Back circles - adding the cue and removing props
Transitional target stick skills
Backing to distance behaviors
Starting turn back thru
Continue back circles on other side - adding the cue, removing props
Turn back thru - adding the turn, adding the cue, removing props
Starting Back weaves - options in training
Back weaves - adding the cue, removing props
Back Figure 8's
Gold students: Pre-requisite of RA 501 and 502 or higher (Foundation Skills for Musical Freestyle and Rally-FrEe 1 and 2) along with skills listed below. RA 510 or 511 recommended.
Students should be familiar with the use of markers, either a clicker or verbal marker and should understand the process of “shaping” or marking and rewarding small increments of behavior toward building the end result.
Dogs should have foundation skills of circling the handler, spins in left and right heel, be able to comfortably pass through the handler’s legs, and be able to remain in a standing position in left and right heel and in front of the handler. Dogs should also understand the concept of backing and have good rear end awareness.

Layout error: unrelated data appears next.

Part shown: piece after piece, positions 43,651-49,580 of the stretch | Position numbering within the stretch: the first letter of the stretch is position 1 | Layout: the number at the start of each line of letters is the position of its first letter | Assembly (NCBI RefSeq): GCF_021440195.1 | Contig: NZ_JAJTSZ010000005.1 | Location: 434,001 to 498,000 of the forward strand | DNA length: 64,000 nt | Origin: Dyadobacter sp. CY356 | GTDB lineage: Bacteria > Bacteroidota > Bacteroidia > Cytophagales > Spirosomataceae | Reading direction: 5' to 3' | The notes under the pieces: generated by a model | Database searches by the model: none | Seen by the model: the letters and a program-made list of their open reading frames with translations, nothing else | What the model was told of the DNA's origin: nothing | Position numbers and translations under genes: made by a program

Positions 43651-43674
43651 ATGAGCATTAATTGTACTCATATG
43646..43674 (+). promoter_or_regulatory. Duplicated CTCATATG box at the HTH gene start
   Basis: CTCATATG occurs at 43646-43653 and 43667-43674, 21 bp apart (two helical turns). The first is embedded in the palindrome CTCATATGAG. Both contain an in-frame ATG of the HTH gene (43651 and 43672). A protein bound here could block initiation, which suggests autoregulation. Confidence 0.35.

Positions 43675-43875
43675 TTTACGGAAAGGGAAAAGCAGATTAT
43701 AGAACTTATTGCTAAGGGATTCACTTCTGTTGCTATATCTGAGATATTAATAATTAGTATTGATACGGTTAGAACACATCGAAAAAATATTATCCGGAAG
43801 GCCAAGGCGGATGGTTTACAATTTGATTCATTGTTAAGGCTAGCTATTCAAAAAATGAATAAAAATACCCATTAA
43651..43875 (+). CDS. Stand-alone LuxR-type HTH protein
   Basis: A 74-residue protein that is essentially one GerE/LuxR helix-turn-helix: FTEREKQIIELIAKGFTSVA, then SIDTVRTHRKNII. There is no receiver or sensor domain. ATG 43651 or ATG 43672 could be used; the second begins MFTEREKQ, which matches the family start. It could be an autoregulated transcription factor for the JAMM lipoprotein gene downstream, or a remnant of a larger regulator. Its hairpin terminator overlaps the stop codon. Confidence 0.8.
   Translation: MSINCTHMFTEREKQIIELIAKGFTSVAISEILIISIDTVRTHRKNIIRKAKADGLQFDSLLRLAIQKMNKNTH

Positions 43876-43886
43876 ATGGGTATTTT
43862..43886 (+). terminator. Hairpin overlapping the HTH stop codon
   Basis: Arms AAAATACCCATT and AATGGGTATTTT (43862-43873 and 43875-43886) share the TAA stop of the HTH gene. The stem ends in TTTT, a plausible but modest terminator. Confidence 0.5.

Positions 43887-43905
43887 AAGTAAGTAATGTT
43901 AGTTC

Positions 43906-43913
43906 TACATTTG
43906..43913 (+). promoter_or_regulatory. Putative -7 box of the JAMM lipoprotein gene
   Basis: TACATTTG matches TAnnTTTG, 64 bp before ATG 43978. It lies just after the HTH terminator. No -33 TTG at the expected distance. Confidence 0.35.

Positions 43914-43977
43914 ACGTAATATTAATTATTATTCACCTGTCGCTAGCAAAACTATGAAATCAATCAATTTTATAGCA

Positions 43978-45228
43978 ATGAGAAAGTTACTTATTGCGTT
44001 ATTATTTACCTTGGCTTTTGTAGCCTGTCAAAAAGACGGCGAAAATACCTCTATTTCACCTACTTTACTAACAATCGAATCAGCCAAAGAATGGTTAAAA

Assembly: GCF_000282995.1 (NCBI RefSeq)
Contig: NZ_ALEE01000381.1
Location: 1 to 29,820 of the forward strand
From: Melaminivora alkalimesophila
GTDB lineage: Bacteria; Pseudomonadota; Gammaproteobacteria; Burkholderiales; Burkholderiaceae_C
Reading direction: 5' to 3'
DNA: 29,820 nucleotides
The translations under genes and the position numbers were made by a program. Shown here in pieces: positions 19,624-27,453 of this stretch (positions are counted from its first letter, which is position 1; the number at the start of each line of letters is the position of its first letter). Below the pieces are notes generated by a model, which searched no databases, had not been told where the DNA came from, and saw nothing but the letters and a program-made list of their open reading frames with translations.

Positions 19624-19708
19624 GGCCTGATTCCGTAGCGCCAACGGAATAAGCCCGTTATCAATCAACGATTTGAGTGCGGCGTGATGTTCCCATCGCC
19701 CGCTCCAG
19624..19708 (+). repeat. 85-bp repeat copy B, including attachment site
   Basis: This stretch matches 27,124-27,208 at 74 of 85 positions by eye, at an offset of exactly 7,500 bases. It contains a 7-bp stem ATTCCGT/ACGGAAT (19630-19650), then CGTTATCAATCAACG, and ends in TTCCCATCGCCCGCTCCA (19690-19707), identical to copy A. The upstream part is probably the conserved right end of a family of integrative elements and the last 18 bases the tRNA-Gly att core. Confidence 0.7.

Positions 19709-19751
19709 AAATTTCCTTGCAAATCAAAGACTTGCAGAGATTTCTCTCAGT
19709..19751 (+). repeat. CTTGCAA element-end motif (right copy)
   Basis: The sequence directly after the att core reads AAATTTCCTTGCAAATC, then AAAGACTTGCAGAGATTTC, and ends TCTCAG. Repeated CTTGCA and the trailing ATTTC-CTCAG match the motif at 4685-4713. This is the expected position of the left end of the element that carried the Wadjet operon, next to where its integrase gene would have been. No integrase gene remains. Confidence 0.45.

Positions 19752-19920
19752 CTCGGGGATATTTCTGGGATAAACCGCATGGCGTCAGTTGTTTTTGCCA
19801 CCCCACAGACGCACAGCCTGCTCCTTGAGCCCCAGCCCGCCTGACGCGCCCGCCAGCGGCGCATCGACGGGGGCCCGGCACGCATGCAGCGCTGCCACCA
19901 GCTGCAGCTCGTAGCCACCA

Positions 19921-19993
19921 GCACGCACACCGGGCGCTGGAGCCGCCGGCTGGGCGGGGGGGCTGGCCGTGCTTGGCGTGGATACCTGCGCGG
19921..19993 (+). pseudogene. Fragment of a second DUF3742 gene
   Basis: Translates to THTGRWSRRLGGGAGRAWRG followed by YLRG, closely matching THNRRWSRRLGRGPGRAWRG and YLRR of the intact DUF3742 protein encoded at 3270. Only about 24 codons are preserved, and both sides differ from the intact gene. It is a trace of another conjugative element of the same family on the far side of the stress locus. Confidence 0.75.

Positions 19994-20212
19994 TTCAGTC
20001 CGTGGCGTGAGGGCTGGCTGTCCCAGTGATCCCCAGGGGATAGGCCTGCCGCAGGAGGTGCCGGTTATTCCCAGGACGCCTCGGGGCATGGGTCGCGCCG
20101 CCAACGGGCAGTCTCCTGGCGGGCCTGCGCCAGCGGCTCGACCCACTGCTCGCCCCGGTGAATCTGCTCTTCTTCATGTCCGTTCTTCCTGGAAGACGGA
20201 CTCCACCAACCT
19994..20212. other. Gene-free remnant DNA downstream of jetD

Dogs and handlers should be comfortable using "training gates". Please see equipment list.
Please contact me if you have any questions regarding pre-requisites.
We’ll be using target sticks for some behaviors. Target sticks should be 14-18 inches long and have a distinct “target” at the end. If you don’t have a target stick, a household item may be used, such as a long wooden spoon or you can make one from a wooden or acrylic dowel and a foam practice golf ball. Target sticks can also be purchased online.
We will be using “training gates” to create clear criteria and eliminate the need for hand cues. These can be purchased at www.rallyfree.com/products.
Very large dogs or dogs that may not respect barriers may use 18”-24’ Ex-pens. Small dogs under 14 inches may use “critter trail play pen” found online.
We will also be using platforms for some exercises.
Please contact me if you have any questions regarding equipment.
WK 5: BACK THRU
POSTED IN RA512 LECTURES